Simultaneously, a lot of effort goes into educating the public and the young on water conservation.

Clearly, the Singapore model has worked because a two-month drought at the beginning of the year did not dent its water supply. There was no rationing or dry taps in the city.

I got another lesson in water management from Down Under.

My sister and her family, who live in Sydney, came back to celebrate our dad's 87th birthday and ran smack into our sorry state of water rationing.

Like others, I thought rationing was the only solution, but it really has not helped as Malaysia has reduced water usage only by a measly 7 per cent.

That's because Malaysians haven't changed their habits, and affected residents are storing water like mad for the dry days.

But my sister said that even with a prolonged drought in New South Wales, the government did not resort to rationing. It introduced water restrictions instead.

Despite the near critical levels in their dams and reservoirs, their water supply was never turned off. Instead, the government issued measures on how water could be used and people abided by them.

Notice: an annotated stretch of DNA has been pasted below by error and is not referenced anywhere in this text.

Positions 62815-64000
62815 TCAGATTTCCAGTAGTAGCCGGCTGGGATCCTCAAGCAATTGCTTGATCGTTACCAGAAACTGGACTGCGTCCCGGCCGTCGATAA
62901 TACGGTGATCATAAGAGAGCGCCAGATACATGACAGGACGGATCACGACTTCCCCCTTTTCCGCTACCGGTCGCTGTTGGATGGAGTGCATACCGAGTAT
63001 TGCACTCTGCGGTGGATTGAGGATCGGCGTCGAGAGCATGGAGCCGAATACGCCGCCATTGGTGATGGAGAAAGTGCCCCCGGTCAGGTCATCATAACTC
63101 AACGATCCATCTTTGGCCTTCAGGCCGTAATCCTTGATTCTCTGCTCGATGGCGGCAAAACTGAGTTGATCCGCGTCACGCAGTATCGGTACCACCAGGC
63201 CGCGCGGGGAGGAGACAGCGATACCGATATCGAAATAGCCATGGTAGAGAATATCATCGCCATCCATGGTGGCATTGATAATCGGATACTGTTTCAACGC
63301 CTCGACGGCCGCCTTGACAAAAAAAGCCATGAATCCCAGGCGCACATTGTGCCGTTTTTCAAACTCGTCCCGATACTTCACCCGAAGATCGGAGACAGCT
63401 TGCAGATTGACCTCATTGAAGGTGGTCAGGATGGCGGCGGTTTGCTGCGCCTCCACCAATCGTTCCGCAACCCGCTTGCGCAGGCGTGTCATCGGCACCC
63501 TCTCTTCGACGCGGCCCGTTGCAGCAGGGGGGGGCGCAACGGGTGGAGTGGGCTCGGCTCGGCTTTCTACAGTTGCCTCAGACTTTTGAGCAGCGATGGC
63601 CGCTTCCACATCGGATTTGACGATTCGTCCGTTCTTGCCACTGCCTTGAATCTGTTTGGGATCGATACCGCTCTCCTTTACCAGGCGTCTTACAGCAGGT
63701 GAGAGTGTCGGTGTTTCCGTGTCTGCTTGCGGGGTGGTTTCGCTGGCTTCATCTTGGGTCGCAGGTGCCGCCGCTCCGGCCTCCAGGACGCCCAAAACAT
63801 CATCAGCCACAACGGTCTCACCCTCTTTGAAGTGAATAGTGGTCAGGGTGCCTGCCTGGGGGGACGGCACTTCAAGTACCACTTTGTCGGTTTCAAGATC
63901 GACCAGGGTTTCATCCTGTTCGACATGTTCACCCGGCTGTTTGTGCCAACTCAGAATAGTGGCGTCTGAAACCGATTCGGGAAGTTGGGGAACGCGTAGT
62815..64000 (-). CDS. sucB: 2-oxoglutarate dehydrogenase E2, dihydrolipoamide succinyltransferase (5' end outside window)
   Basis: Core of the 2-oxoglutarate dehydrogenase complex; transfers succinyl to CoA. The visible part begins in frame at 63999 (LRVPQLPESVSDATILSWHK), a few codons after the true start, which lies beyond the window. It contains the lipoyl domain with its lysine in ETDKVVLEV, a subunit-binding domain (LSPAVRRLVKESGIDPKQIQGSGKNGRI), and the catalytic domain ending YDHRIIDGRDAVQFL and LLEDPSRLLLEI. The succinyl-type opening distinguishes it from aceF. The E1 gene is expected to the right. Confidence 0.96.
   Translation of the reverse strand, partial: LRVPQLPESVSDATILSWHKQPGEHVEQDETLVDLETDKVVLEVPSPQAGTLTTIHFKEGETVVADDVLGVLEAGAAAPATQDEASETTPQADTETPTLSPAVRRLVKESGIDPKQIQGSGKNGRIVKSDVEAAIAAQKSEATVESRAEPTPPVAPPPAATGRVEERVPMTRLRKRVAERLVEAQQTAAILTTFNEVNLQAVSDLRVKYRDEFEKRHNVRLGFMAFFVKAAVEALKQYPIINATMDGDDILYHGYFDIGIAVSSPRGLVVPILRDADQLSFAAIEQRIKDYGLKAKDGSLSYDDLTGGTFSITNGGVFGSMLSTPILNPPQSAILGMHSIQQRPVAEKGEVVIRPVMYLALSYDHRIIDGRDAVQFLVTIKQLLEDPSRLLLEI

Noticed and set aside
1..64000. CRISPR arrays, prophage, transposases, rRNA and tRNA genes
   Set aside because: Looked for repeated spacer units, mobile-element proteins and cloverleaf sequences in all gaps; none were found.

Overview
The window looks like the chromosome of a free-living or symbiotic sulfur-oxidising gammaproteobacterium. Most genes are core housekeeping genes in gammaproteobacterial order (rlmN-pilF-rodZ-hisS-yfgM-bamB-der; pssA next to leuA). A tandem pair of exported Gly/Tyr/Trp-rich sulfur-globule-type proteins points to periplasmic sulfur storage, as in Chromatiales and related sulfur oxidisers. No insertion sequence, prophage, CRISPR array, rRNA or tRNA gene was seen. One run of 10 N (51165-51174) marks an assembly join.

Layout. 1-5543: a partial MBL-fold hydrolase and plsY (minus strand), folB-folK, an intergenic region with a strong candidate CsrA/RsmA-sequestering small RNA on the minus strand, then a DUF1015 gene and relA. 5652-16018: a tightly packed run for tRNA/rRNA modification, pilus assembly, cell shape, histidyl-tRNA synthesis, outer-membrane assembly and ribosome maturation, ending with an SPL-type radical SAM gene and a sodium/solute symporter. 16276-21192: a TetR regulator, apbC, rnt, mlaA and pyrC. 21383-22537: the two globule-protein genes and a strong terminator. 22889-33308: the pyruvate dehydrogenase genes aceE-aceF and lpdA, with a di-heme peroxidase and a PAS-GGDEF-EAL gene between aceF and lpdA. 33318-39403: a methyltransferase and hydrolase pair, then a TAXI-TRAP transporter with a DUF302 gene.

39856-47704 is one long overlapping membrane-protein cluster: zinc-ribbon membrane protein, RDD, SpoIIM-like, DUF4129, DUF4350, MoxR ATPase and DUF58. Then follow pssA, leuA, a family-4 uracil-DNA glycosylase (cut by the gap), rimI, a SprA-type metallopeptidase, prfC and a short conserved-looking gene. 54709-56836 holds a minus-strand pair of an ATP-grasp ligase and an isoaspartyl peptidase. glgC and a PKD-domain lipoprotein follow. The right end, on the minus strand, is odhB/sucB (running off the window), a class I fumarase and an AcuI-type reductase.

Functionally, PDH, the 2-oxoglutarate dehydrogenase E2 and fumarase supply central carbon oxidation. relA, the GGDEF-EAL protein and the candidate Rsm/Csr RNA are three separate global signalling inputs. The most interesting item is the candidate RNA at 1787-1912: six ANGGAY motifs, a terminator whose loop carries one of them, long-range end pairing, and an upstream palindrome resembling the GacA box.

As my sister explained, in Australia a lot of water is used externally to water lawns, wash cars and fill swimming pools.

With restrictions in place, that meant no washing your car unless it was with a bucket. It became almost a badge of honour to drive around in a dirty, dusty car.

Garden-proud Australians lived with dried-up flower beds and brown lawns because if anyone tried watering them, they would be reported to the authorities - by their neighbours!

Public education and societal pressure ensured that people took it upon themselves to behave responsibly and follow the rules on restricting the use of water.

Although water restrictions have eased off as there has been good rainfall of late, the Australian authorities are planning ahead for when it could turn dry again.

There are subsidies for people who buy rainwater storage tanks for their homes and workplaces. Regulations are in place that require new housing developments to have dual water supply systems - one for drinking water and another for "grey" water, which is recycled water that's not clean enough for drinking and cooking but good enough for external watering and washing.